- The worm population has radiated outward from the old hot tub into adjacent paddocks and the soil in those areas is so filled with worms that on many mornings it is impossible to put your hand on the ground without covering several piles of castings. Our stallions stay in smaller pens and leave large stud piles. We have begun experimenting by simply concentrating the stud piles and putting 1000 red wigglers in them in hopes that they will colonize those paddocks.
- Lastly, we have begun using old 35 gallon water tanks to grow wild night crawlers which we recover from areas around the chickens and rabbits to consume cow manure. We recently put a large batch of this mixture in a hugelkulture mound. We work to keep the nutrients in the pastures and paddocks instead of removing them or allowing them to be taken away by rainwater. The best side benefit that we get is a radical reduction in mud as the worms help the soil absorb rain water.
We have recently began to use some heavy equipment for the first time in our soil and water conservation projects and have constructed berms and small retention ponds to radically reduce runoff from the new land. Over the weekend we had two very heavy rains. We kept many thousands of gallons of water on the land instead of allowing it to become run off.
If we had a third of the horses that we have our pastures would be optimal. But a breed conservation program that seeks to preserve nearly extinct strains of Corollas, Choctaws, Marsh Tackys along with other breeds of heritage livestock must maintain a sufficiently large breeding herd to make a meaningful impact on that purpose.
So we work with what we have--and we work very hard at it. Conserving soil and water is tremendously rewarding. I do not think of our livestock as pets, but the soil has become my "pet."
Sunday, April 14, 2019
I want program participants to learn not only from my mistakes, but also from my experience as a whole. The most important team effort that we have ever had at the horse lot is the clearing of the New Land. The picture above shows what the New Land looked like after a year of clearing. A lot of people put tremendous effort into getting the nearly twenty acres cleared.
Knowing what I know now, the job would have been easier, and much faster, if our first step had been to fence in small sections of the brush and put the goats to work clearing the land.
The next step would have been to fence in smaller sections and let the hogs do their job clearing the land.
After that was done it would be time to step in with the chain saw.
But herein lies the beauty of learning. Their is no statue of limitations on applying life's lessons. An ocean of poison ivy had kept me out of a thicket of perhaps two acres on the new land. I had not studied it at all. Last week I walked through and found five volunteer pecan trees in the small grove of primarily ash trees. Our livestock will clear this area for us. I will gradually remove nearly all of the trees in the area and replace them with nut and fruit producing trees. I will leave the mimosa trees because they are legumes and they work hard to build a powerful network of nitrogen fixing bacteria under the soil.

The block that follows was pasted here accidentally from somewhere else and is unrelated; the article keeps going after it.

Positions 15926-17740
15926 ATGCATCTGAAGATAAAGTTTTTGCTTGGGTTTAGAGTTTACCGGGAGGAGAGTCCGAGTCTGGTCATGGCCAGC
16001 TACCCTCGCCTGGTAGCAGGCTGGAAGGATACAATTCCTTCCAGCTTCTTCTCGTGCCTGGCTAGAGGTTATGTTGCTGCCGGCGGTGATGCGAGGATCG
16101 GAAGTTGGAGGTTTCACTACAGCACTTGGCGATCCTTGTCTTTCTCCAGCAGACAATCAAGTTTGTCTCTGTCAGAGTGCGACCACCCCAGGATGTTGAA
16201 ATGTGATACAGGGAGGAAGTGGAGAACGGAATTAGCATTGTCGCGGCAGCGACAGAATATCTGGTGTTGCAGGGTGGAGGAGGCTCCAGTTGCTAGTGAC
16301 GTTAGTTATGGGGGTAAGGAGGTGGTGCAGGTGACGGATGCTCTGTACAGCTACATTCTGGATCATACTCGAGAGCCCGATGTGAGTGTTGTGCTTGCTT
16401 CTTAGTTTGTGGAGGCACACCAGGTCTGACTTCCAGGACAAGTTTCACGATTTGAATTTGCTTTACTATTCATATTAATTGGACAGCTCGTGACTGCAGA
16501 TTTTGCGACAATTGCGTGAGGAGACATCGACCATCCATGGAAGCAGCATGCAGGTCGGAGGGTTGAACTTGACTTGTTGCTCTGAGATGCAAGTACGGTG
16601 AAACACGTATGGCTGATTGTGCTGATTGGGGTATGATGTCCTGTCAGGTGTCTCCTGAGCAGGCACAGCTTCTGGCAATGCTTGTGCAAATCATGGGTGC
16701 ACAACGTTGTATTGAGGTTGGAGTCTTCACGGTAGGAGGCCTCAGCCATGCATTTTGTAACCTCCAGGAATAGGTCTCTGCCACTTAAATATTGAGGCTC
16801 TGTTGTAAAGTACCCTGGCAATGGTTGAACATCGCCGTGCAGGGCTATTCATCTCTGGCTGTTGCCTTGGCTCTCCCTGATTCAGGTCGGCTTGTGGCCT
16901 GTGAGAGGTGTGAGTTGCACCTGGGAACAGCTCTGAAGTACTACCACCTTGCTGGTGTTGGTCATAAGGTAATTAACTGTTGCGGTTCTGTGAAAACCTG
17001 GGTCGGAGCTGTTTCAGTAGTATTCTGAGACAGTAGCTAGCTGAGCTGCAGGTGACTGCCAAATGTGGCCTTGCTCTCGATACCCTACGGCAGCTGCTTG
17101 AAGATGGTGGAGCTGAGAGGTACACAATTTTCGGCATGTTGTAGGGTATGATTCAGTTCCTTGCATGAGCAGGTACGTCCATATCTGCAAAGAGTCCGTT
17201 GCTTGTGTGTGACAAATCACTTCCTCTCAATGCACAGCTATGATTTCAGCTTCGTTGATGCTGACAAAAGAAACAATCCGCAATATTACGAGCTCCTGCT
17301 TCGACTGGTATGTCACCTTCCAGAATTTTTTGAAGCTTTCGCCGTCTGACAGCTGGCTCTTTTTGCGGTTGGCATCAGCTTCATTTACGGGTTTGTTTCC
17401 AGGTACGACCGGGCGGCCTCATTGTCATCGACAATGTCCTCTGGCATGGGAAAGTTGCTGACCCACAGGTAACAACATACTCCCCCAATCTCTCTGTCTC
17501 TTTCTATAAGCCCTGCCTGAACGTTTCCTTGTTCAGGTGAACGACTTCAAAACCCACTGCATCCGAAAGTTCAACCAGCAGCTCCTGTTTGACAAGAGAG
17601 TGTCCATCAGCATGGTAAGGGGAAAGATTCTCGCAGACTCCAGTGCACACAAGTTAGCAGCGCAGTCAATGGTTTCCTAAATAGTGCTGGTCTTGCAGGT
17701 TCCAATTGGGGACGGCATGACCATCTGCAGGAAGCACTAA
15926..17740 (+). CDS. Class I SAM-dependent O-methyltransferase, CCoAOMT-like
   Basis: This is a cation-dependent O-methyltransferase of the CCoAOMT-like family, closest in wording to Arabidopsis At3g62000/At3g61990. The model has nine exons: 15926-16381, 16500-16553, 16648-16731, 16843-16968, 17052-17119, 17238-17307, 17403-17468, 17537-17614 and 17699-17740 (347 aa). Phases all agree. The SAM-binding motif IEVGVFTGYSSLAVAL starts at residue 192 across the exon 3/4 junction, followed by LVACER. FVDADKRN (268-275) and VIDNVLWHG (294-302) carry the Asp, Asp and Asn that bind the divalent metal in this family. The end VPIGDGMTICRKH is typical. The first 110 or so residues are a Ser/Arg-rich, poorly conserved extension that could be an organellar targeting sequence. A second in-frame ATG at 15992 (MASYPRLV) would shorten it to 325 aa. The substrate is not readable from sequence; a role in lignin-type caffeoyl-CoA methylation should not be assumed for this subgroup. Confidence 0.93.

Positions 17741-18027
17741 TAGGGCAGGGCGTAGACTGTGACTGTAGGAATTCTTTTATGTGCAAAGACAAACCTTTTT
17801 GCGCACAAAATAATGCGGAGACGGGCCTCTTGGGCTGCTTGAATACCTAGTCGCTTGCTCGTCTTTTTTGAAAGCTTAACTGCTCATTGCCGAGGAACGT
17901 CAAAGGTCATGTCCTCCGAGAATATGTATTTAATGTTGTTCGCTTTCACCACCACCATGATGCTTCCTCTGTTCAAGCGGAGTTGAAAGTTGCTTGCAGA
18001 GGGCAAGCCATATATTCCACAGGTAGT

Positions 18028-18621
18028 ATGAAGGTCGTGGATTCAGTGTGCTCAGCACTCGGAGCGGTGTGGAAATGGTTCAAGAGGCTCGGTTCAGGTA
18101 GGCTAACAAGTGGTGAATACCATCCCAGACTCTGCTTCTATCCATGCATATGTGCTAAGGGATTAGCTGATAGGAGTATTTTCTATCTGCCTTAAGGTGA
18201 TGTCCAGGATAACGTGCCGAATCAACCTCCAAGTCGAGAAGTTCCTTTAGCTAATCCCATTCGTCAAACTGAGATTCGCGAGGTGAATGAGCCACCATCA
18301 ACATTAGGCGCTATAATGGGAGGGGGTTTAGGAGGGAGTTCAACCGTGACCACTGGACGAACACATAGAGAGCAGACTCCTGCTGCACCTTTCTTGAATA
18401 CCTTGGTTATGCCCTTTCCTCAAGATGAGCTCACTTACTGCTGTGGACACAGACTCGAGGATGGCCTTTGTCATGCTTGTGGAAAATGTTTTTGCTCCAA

Our Scottish Highland are great browsers and giving them access to the areas being cleared not only will bring in manure to enrich the soil but will also bring in soil building microbes from their saliva.
The resulting food forest will be a boon to wildlife and will be a spectacular classroom for programs on twenty years into the future.
We are in this for the long haul.
Friday, April 5, 2019
The first post in this series dealt with several nuts and bolts, business considerations to keep in mind when working to build a riding program. There are many resources out there that can provide more detailed information on those considerations. This post will deal with matters that are not easy to google.
What I will set out below will be of little use to most people. Some will think it odd. Some might even be offended by it. Some might think it sanctimonious or even self righteous.
It is neither. It is blunt and simply lays out my core beliefs without apology or sugar coating.
Teaching riding and natural horsemanship should not be an occupation. It should be a calling. It should not be a calling to teach spoiled little rich white girls how to win ribbons. It should be a calling to radically improve the quality of the lives of riding students and their horses.
The building of a riding program works best if done as an entirely selfless venture. An ethical system that seeks, as an ultimate goal, the complete abandonment of self interest is completely wrong headed. Disregard of self interest cannot be the goal of an ethical life. It must, instead, be the beginning--the very first step to living an ethical life.
To do so is liberating. It allows one to work very hard , seven days a week, for years on end. Most importantly, it allows one to teach by example. Kids learn best that which they see and experience consistently.
Disregarding self interest is financially liberating. Doing so frees up a tremendous amount of money that one might otherwise spend on one's self. Eventually one can even reach the point of avoiding the use of the filthiest four letter work in our language--"mine". (I generally only use that word as an accounting classification so that everyone understands that program funds were not used to acquire certain assets, e.g. the cattle are "mine" in the sense that they were not purchased with program funds.)